• SWITCH OFF the oven and bake for 10 minutes.
  • Switch on the oven at 170°C on STATIC mode (without opening the door) and continue baking for 15 minutes. This static mode diffuses the heat vertically (while the fan mode diffuses it evenly in all the directions), which allows the eclairs not to puff too much on the sides and have a neat shape.
  • Open slightly the door of the oven (you can place a thin spoon to block it) and continue baking for 15 minutes. You may need more time depending on the size of your eclairs, your oven and how much you opened its door.
  • The eclairs are done when they have a nice dark golden color. If you don't bake them enough they will collapse once out of the oven.
  • Let them cool on a cooling rack.
Keyword Choux, Eclairs, Pastry choux

Additional comments

In general I do not use craquelin on eclairs, because in general it allows the dough to puff too much. But if I do, I use a very thin one.

To fill the eclairs, you can either cut them horizontally and pipe the cream/crémeux… or make holes at the back using a 3 or 4mm tip. Here is an example using the second option. Make sure to remove the excess cream once you fill your eclairs, otherwise their base will be soaked with cream and will not be crispy anymore.

Make 2 holes at the back of the eclair.

Fill it with the cream using a piping bag with 4mm round tip.

Remove the excess cream by pressing the bottom of the eclair against the edge of a bowl.

The base of the eclair once clean.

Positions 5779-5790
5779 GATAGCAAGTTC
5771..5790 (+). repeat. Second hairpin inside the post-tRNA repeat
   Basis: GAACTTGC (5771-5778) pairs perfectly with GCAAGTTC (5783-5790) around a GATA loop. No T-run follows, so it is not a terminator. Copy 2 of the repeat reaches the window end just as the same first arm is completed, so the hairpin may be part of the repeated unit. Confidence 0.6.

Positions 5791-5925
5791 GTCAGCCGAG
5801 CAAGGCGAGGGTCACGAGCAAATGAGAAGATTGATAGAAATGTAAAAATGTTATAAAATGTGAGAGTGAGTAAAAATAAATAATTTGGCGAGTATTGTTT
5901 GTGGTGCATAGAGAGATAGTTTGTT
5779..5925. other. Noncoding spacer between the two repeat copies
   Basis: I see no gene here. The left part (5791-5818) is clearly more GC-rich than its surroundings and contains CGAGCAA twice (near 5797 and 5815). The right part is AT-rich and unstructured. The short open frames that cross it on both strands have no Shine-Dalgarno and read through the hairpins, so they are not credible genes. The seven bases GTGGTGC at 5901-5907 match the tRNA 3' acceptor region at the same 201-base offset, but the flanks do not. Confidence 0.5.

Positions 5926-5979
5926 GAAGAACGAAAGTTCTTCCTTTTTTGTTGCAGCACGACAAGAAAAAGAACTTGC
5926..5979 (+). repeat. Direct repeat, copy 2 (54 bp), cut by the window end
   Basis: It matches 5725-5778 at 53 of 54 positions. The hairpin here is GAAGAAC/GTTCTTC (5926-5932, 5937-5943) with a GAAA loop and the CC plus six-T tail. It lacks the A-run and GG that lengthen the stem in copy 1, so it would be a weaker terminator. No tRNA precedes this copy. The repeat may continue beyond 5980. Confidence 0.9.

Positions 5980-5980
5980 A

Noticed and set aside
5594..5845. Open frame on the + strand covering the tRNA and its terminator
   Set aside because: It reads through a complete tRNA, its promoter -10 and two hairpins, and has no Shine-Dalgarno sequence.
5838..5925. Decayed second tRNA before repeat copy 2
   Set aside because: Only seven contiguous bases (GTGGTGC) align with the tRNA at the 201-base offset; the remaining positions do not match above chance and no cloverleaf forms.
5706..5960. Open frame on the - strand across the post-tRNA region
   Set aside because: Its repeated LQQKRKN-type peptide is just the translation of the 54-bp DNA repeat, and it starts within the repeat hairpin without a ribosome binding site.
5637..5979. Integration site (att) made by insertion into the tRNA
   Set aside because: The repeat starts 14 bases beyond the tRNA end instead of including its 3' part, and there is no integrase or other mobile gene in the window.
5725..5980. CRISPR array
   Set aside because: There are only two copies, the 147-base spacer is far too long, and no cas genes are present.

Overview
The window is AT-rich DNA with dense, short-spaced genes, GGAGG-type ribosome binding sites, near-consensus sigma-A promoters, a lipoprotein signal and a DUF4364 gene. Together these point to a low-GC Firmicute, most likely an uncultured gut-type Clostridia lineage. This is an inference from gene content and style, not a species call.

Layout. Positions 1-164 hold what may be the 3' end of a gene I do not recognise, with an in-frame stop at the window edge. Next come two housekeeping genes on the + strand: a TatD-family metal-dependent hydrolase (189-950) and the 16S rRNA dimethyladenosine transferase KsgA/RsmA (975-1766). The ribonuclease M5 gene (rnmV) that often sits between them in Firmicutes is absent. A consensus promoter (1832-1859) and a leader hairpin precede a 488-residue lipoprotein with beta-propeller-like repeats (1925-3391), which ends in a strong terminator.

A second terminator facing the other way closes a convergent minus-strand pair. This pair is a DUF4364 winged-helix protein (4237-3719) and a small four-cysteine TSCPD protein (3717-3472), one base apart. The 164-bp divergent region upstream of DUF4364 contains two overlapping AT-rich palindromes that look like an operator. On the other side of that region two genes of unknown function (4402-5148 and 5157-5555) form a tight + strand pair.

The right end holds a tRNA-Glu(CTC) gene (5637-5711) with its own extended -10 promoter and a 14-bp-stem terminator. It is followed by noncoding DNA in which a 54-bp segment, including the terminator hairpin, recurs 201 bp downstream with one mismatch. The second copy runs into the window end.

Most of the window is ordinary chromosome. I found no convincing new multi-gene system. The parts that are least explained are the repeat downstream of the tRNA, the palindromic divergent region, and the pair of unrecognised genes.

If you wish to decorate your eclairs, here are some options: 

– tempered chocolate that you cut out to the size of your eclairs

– fondant pâtissier (which is different from the fondant to be rolled out), to be used at 37°C 

– chocolate glaze (like a ganache)

– caramel (prepared without water, only by melting sugar)

The technique of glazing the eclairs is the same whatever option you choose, here is an example with fondant: 

Dip the eclair in the melted fondant (around 37/38°C) and turn the eclair gently side to side to get an even coating.

Hold the eclair vertically to allow the excess fondant to drip down.

Finish cleaning the edges with your fingers, and make sure the coating is thin.

In order to avoid having soggy eclairs I recommend to: 

– bake them until they become really golden brown, so that the shell is crispy enough and will not become too soft once filled,

– fill them just before consuming them, the taste will be much better than filling them hours earlier and refrigerate them (unlike professional fridges, the humidity rate in domestic fridges is in general not controlled and is quite high).

Bon appétit!